Plasma Cutting Tips from Scott at Lincoln Electric

The following guest post is by Scott Skrjanc of The Lincoln Electric Company.

Plasma cutting delivers a high velocity jet of ionized gas which pierces metal by conducting electricity from the torch to the work piece. The plasma heats the work piece, melting the material, blowing the molten metal away, and cutting the material.


The Benefits of Plasma Cutting Include:  

  • Ease of use
  • High quality cuts
  • Faster travel speeds

Once you have selected the plasma cutting machine that is right for you, here are some tricks-of-the-trade that will help beginners make the best possible cut.

1. Set-up procedures for Plasma Cutting

Before you start, check for the following items:

  • A clean compressed air supply, without water or oil. Consumables that wear quickly or black burn marks on the plate may indicate that the air is contaminated
  • Correct air pressure – this can be checked by looking at the gauges on the unit
  • A nozzle and electrode are correctly in place
  • A good connection of the work lead to a clean portion of the work

2. Safety Gear for Plasma Cutting

Some basic safety practices should be observed. You should read your instruction manual thoroughly to understand the machine. Wear long sleeves and gloves while cutting since molten metal is generated during the cutting process.

Eye protection, such as dark goggles or a welding shield, is required to protect your eyes from the cutting arc. Typically a darkness shade of #7 to #9 is acceptable.

3. Piercing the Metal in Plasma Cutting

Many inexperienced users try to pierce the metal by coming straight down, perpendicular (90 degrees) to the work. This results in molten metal being blown back into the torch. A better method is to approach the metal at an angle (60 degrees from horizontal, 30 degrees from vertical) and then rotate the torch to the vertical position. This way, the molten metal is blown away from the torch.

4. Don't Touch the Nozzle to the Work Piece While Plasma Cutting

Do not touch the nozzle to the work when using current levels of 45 amps or more. Doing so will drastically reduce the nozzle life as the cutting will double arc through the nozzle. Double arcing can also occur if the torch is guided by dragging it against a metal template. The result is the same as dragging the nozzle on the work: prematurely worn nozzles.

5. Beginners Should Use a Drag Cup to Facilitate Plasma Cutting

Many systems offer an insulated drag cup, which snaps over the nozzle. This allows the torch to rest on the work piece, allowing it to be dragged along to facilitate a consistent cut.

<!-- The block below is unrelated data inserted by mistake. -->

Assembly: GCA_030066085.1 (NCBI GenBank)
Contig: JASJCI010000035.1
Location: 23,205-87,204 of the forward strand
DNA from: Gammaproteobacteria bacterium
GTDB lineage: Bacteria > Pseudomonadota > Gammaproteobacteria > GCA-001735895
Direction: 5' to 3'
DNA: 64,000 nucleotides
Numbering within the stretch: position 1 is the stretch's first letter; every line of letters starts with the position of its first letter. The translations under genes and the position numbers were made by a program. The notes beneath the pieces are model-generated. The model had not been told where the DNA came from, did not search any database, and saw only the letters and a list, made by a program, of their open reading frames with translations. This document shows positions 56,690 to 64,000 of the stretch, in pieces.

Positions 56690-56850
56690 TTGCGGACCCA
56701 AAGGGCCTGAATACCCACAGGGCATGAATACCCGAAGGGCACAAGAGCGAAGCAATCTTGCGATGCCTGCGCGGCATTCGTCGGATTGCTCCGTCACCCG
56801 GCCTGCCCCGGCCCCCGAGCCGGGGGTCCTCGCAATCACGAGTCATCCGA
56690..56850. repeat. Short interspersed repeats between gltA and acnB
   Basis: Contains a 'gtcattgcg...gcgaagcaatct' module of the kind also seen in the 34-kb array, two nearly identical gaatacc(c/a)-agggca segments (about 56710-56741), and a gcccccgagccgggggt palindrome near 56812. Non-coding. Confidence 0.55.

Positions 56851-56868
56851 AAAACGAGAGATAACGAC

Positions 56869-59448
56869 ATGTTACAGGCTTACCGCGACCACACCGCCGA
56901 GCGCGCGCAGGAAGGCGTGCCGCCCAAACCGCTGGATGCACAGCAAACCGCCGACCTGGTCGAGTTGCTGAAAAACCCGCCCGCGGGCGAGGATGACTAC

6. Travel at the right speed

When moving at the right cutting speed, the molten metal spray will blow out the bottom of the plate at a 15 to 20 degree angle. If you are moving too slowly, you will create slow speed dross, which is an accumulation of molten metal on the bottom edge of the cut. When moving too fast, high-speed dross on the top surface is created since you are not allowing time for the arc to completely go through the metal.

Traveling too fast or too slow will create a low-quality cut. Typically, low speed dross can be distinguished from high-speed dross by ease of removal. For example, low speed dross can be removed by hand whereas high-speed dross typically requires grinding.

7. Set the Current to Maximum as you Begin Plasma Cutting

When setting the current, put it on the maximum output of the machine, then turn it down as needed. More power is usually better, except when doing precision cutting or when you need to keep a small kerf.

8. Minimize Pilot Arc Time for Plasma Cutting

Because of the wear it creates on the consumables, try to minimize the amount of time spent in pilot arc mode. To do this, position the plasma torch by the edge of the work before starting the arc so you can get right to cutting.

9. Maintain a Constant Work Distance While Plasma Cutting

Optimally, you should maintain a 3/16" to 1/8" distance from the nozzle to the work. Moving the torch in an up and down fashion will only hinder your efforts.

10. Travel in the Direction that Will Give You the Best Finished Work

If you are making a circular cut and plan to keep the round piece as your finished work, move in a clockwise direction. If you plan to keep the piece from which the circle was cut, move in a counterclockwise direction. As you push the torch away from you, the better cut will appear on the metal that is on the right hand side, since it will tend to have a better, squarer edge.

11. End with a Push Angle on Thick Material

One trick to use on thicker material is to rotate the torch slightly, increasing the torch orientation to a push, rather than drag angle as you cut through the last section of material. This increase in the push angle at the finish will cut through the bottom first and get rid of the bottom corner that is usually left at the end of the thick plate. Never finish a cut by using the torch to hammer away the last corner of the work.

After finding the right machine for your application and learning some of the tricks of the trade, you should be ready to cut. Remember that plasma cutting offers a number of benefits and should provide you with faster, higher quality cuts. Check out this video to learn more plasma cutting basics.

Check out the Lincoln Tomahawk Plasma Cutters at

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